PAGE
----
Six Crows

During my trip to Colorado this week, I stopped by Mesa Verde National Park.  The ancient dwellings housed there were a once-in-a-lifetime experience to say the least.  The second most memorable portion of my time there had to be looking at the avian taxidermy exhibit in the museum.  In it I learned, among other things, the differences between crows and ravens.  One thing I found they had in common, though, was just how much I could do without running into one or more of them in an open field. 

*One of the best morals of any book I have reviewed to date -- preaching the power of compromise is so important to raising the next generation of productive adults (is it too late to send 535 copies to each member of Congress)  
*Even though the story could have taken place in any crop-producing region of the world, it was a nice change of pace to set it in what appears to be India (a map of the hills of India does not confirm that the locale is real or perhaps changed names since the 1988 publication, but one would assume from the pagri on the farmer's head that it must be)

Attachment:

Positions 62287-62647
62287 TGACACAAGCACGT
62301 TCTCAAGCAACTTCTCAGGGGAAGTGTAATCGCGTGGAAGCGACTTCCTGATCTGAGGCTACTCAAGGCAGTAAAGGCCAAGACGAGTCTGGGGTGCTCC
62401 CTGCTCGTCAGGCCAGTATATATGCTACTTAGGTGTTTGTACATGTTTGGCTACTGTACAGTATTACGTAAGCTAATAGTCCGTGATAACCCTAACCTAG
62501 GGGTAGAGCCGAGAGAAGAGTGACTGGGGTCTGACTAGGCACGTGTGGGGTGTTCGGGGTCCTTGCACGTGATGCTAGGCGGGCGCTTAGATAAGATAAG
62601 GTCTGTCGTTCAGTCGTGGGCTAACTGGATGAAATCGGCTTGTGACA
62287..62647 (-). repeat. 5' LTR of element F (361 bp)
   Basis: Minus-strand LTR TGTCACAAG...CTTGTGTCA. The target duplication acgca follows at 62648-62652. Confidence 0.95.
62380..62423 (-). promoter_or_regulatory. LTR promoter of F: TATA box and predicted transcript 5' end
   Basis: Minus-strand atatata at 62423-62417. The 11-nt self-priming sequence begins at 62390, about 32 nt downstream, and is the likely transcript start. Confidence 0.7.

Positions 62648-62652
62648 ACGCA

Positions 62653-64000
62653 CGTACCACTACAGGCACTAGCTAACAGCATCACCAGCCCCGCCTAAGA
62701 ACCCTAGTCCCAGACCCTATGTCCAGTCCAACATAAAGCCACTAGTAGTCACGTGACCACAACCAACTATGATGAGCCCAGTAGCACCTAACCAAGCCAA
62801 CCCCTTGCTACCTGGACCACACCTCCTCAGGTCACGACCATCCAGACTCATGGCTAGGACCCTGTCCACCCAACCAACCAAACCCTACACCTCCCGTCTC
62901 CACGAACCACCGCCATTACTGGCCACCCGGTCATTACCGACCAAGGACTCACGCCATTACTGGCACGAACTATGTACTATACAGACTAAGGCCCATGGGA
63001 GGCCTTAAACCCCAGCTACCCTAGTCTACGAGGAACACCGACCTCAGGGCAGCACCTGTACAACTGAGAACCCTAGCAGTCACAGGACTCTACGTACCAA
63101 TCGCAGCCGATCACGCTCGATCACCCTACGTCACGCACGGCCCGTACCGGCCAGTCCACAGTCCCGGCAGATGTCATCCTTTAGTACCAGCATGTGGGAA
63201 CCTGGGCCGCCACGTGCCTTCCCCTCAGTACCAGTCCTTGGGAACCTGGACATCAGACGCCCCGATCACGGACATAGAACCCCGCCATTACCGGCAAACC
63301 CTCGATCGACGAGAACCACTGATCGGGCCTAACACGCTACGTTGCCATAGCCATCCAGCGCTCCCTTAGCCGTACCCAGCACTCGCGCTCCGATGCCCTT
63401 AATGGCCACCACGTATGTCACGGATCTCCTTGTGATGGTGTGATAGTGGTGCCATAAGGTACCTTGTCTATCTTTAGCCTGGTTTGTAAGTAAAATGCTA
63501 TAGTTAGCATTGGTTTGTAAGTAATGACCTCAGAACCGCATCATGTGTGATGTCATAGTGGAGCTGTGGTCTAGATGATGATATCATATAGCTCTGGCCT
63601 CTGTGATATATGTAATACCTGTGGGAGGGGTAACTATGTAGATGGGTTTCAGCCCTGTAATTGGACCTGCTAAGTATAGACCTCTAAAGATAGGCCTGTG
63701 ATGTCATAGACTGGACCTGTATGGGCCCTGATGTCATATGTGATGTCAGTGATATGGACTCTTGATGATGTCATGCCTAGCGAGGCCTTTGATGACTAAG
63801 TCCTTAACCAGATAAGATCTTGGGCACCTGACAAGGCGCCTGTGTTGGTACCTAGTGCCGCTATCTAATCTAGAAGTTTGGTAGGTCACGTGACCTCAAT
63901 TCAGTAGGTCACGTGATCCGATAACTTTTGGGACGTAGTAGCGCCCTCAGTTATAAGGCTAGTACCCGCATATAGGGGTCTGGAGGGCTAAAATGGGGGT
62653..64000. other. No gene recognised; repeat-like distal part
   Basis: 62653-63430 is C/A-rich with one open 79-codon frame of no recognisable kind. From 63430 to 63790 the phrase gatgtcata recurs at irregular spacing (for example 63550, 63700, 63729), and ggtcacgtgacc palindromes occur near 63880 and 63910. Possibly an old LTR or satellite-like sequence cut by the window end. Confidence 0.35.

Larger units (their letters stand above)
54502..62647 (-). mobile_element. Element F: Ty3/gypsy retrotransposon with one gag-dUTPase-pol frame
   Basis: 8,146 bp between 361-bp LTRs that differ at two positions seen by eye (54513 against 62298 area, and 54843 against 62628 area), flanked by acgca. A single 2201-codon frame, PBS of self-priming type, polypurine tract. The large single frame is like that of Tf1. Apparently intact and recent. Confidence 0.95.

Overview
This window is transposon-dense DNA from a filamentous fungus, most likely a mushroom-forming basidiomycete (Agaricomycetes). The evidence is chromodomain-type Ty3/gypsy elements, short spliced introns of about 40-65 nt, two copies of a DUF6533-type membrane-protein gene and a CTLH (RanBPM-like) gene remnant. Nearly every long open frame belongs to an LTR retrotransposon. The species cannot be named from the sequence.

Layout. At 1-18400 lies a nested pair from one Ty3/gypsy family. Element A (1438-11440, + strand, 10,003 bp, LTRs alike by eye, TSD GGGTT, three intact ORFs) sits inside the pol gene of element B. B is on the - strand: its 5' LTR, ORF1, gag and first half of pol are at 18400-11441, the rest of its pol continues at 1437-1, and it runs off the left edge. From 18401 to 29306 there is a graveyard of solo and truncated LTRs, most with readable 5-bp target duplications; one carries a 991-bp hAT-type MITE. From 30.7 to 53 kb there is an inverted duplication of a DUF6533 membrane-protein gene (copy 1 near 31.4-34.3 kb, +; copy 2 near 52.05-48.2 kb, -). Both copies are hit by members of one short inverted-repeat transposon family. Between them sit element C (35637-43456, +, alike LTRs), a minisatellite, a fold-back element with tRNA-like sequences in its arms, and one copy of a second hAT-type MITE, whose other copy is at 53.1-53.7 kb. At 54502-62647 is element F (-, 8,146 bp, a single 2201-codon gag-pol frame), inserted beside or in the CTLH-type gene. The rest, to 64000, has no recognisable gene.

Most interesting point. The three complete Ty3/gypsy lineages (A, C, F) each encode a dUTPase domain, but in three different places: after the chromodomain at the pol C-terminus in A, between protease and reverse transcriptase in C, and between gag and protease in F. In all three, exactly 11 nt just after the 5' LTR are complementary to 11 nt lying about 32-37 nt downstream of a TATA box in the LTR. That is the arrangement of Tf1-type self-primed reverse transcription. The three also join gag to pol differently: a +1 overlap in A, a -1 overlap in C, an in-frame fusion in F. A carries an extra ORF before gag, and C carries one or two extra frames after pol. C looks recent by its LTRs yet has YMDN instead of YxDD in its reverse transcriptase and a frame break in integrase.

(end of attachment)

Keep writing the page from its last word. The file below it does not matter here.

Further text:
*Having the owl act as an intermediary was so key to keeping the story moving and making sure that the reader didn't subconsciously take sides 

*If birds and humans could communicate with each other the whole time, why did it take so long for them to get a dialog started 
*The happy medium that was eventually reached seems to be unfavorable to our poor farmer since his food is back in play while all he gets is a promise from the crows to stop their intimidating flyovers 
*The scarecrows were more odd looking than scary, although they did manage to justify their purpose

It appears that author Leo Lionni was a master of his craft, having won numerous accolades for his various works over an extremely long life.  So, even though this particular story did not fly home with much in the way of hardware, it's no surprise that it was a solid effort.  Written toward the tail end of his career, it's the kind of book that follows a cadence other fables should mimic.  Look, I 
don't want to crow on and on about how great this book is, but it's a definite keeper.  Cawll your local bookstore and reserve a copy for purchase.    

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